Student Achievement Assessment Committee
Department of Marketing
Contents of This Report
• Phase I: Revision of Learning Outcomes
• Phase II: Development of Three-Year Assessment Plan
• Phase III: Implementation of Year 1 Plan
• Phase IV: Recommendations and Actions
The following observations or assumptions guide our assessment planning and execution
• Marketing specialists are BSBA majors.
Marketing students are BSBA majors who specialize in Marketing. Our Marketing learning outcomes are designed to complement the BSBA outcomes and assessment.
• Focus on what is realistic.
We have a limited window in which to influence Marketing specialists. Most Marketing specialists take their first Marketing course in their Junior year. Our learning outcomes are aimed toward conveying the knowledge and skills upon which we believe we can have some effect in the 21 hours we have to influence them.
• Life-long learning.
Our Departmental Mission includes a commitment to lifelong learning. The macroenvironments that affect all marketing decisions are highly dynamic. As a result, marketing practices are in constant flux. We believe that we should offer students opportunities to learn basic concepts, frameworks, to learn to ask certain questions as opposed to having all the answers, and to acquire certain skills that transcend the increasingly high rate of change in the business world and other types of organizations that utilize marketing.
• Need for a flexible framework.
In our courses we aim to overcome the misconceptions that Marketing is just advertising used by profit-oriented, business organizations. Instead, Marketing is applicable to any organization that wishes to reach and influence a group of people with their product, service, or idea. We need to offer students the opportunity to understand a basic framework that will apply in a variety of settings. This includes influencing particular behaviors (e.g., voluntary blood donation, anti-smoking programs, university promotion).
Phase I: Revision of Learning Outcomes
The Marketing Framework
Our original learning outcomes, established several years ago, had proven themselves to be difficult to work with for assessment purposes. The current Undergraduate Curriculum Committee developed a "Marketing Framework" and then developed and proposed a revised set of learning outcomes. These were approved by the department faculty in 2000.
Our knowledge learning outcomes flow from a basic concept known as customer value. The model that follows shows the centrality of the customer value concept and how marketing fundamentals (and coursework) lead back to this central concept. Our learning outcome statements listed below articulate the relationships depicted in the model.
1. Marketing students will communicate a working knowledge of the basic marketing framework (see model). In particular, marketing students will demonstrate an understanding of the following.
a. Information acquisition, management, and use;
b. Customer analysis; and
c. Marketing mix design and marketing strategy development for purposes of creating customer value leading to a sustainable competitive advantage.
2. Marketing students should be able to demonstrate the ability to:
a. Work effectively as a member of a larger team.
b. Communicate clearly and concisely in both written and oral form.
c. Develop and evaluate creative solutions, while solving problems.
|Learning Outcome 1a: |
• Assessing market potential
|Learning Outcome 1b: |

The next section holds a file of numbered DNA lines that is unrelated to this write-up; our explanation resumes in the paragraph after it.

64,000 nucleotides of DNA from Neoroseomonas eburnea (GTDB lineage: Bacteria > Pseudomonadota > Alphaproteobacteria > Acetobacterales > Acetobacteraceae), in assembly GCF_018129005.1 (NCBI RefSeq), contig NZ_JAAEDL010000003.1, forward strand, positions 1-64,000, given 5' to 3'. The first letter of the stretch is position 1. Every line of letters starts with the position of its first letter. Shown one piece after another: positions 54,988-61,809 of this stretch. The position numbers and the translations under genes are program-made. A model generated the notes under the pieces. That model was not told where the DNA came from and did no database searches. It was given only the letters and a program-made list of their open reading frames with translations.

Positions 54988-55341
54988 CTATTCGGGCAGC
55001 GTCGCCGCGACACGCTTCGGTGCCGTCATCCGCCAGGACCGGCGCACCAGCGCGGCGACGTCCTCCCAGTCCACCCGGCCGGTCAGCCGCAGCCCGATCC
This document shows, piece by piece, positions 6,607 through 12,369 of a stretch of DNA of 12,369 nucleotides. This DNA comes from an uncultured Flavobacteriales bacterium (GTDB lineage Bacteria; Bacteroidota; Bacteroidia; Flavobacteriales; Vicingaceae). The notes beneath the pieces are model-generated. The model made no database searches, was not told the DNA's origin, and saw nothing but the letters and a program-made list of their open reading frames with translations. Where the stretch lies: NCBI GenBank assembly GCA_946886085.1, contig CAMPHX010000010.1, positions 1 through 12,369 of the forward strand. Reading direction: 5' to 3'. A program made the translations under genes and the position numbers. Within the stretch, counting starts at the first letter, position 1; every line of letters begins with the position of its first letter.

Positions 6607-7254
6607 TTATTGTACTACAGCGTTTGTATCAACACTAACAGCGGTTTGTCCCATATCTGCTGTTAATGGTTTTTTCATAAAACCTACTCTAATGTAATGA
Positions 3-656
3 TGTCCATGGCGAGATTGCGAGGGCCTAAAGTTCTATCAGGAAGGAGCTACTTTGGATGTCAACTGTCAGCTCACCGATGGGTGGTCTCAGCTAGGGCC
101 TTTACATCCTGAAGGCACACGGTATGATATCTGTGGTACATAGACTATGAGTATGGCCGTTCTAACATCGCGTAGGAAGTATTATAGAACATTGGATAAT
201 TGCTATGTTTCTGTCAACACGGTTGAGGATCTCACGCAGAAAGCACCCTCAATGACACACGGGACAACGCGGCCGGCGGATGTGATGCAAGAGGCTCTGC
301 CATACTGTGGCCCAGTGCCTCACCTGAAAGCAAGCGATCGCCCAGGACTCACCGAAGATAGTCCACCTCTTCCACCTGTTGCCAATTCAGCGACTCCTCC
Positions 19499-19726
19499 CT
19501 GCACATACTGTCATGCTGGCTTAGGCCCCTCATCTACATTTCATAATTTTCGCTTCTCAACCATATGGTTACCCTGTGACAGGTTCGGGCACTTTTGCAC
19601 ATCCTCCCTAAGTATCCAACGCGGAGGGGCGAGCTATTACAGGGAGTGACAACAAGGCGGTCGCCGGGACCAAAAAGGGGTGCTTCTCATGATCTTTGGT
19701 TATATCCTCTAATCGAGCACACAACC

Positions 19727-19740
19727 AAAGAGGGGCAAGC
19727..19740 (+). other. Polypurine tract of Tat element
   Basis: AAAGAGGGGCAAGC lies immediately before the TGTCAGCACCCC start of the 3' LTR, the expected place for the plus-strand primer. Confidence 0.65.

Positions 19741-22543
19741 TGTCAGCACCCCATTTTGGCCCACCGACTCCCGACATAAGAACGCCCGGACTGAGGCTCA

|Learning Outcome 1c: |
• Integrated Marketing Communications
Phase II: Three-Year Assessment Plan
3-YEAR ASSESSMENT PLAN
Purpose: to develop a multi-year plan for assessing our learning objectives (see attached list).
Goal of Assessment: to improve our program for marketing specialists, based on learning outcomes. Assessment happens when a team of faculty draw useful conclusions and make suggestions for program improvement. For example, assessment is like the results and discussion/conclusion section of a manuscript. Just collecting the data is not assessment.
Criteria for selecting assessment methods:
• realistic; minimizes faculty time required to implement and uses assistance from GA’s, secretarial staff, and other services (e.g., data processing).
• does not place undue burden on a few faculty, but involves everyone.
• whenever possible, uses activities or assignments students are already engaged in as part of a class. Does not place undue burden on MKT 460, our capstone course, as the logical data collection point.
Overview of Proposed Assessment Plan
|Oral Communication Skills||x|
|Senior Surveys (CBA, MKT dept.)||x||x||x|
|Student Learning Survey||x|
Explanation of Methods
Oral Communication Skills Assessment. (Once every 3 years)
Our learning outcomes state that we expect students to demonstrate oral communication skills. Oral presentation skills is a subset of oral communication (listening, articulating, etc.).
Method: senior Marketing specialists will be asked to record a short (e.g, 10 minutes) presentation on video tape. A sample of these tapes will be rated. A panel of at least three judges will rate each students’ presentation skills, using the Oral Presentation Evaluation form our committee has developed. Assessment will include the search for specific areas of oral presentation skills on which students are especially strong or weak. Program recommendations can follow. We will conduct this assessment every 3 years for comparisons across time.
Method: survey mailed (or sent electronically) to recent alumni (between 1 and 5 years out) to obtain their perceptions of the strengths and weaknesses of the Marketing program. Depending upon the size of the data base at the time, it may make sense to take a sample of the population.
Knowledge Application Assessment (Once every 3 years)
This assessment refers to our list of knowledge learning outcomes (see attached). This method is not dependent upon the content of those outcomes; if we change the outcomes, the basic method can remain the same.